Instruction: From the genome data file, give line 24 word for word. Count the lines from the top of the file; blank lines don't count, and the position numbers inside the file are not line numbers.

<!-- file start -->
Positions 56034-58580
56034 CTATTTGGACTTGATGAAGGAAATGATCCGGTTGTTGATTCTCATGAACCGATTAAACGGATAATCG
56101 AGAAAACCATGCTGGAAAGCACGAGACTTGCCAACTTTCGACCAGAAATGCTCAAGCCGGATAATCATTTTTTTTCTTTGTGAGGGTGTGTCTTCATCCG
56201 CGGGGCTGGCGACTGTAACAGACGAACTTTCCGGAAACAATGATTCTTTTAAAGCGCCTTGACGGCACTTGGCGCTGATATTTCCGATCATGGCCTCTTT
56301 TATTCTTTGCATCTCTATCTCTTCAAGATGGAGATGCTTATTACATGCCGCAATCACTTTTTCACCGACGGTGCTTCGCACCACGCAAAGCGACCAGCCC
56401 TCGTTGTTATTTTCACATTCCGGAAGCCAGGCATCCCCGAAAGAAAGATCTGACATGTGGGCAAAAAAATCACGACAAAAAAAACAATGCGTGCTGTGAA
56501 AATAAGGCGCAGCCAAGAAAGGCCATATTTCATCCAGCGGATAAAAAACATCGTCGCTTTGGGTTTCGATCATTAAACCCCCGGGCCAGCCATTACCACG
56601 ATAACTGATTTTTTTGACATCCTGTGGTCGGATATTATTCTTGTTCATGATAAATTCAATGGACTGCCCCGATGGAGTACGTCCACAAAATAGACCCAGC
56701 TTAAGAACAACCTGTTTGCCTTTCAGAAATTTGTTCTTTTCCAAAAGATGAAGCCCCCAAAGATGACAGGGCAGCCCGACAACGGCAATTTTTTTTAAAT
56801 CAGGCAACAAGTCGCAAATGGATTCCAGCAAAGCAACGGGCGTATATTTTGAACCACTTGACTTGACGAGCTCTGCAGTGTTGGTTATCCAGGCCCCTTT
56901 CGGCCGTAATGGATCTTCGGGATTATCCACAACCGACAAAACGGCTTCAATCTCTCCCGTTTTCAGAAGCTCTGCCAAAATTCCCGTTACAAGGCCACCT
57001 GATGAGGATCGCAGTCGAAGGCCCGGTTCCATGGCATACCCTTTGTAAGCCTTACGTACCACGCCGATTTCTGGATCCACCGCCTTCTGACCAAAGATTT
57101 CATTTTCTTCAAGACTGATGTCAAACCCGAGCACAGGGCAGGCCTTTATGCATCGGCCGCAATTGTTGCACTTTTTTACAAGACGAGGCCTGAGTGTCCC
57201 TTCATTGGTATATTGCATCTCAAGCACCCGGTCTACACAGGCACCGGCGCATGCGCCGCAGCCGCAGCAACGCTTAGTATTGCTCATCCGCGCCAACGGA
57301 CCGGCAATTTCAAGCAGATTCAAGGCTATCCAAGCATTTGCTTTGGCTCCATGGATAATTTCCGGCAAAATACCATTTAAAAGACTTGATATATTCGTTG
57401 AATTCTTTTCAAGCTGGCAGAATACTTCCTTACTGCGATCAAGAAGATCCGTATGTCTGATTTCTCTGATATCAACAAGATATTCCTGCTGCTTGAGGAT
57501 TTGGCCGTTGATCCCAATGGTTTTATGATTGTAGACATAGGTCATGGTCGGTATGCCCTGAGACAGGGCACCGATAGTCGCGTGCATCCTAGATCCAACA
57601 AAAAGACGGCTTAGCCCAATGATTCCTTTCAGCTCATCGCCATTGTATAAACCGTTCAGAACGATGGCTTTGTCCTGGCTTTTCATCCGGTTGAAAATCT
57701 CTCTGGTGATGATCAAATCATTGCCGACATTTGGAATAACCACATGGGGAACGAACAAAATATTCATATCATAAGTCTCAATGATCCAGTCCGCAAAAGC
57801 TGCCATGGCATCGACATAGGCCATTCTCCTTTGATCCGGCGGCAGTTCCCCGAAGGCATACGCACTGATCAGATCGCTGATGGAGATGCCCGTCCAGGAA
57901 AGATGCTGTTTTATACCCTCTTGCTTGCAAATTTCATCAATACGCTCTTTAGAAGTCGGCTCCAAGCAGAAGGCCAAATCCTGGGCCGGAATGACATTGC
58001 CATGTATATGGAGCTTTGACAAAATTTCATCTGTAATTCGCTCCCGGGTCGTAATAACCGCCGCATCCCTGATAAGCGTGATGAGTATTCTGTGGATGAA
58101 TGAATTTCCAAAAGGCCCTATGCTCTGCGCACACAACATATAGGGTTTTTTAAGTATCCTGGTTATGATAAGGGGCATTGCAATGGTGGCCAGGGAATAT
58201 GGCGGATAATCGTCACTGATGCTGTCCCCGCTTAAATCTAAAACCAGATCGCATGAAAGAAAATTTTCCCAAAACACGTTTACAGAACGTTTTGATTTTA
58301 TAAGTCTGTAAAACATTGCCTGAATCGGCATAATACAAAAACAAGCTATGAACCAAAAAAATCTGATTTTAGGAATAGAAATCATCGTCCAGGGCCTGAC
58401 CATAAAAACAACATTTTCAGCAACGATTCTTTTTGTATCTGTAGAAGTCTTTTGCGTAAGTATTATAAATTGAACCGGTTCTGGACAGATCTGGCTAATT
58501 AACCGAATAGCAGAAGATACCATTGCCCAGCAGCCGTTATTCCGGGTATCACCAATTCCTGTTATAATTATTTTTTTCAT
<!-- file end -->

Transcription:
58201 GGCGGATAATCGTCACTGATGCTGTCCCCGCTTAAATCTAAAACCAGATCGCATGAAAGAAAATTTTCCCAAAACACGTTTACAGAACGTTTTGATTTTA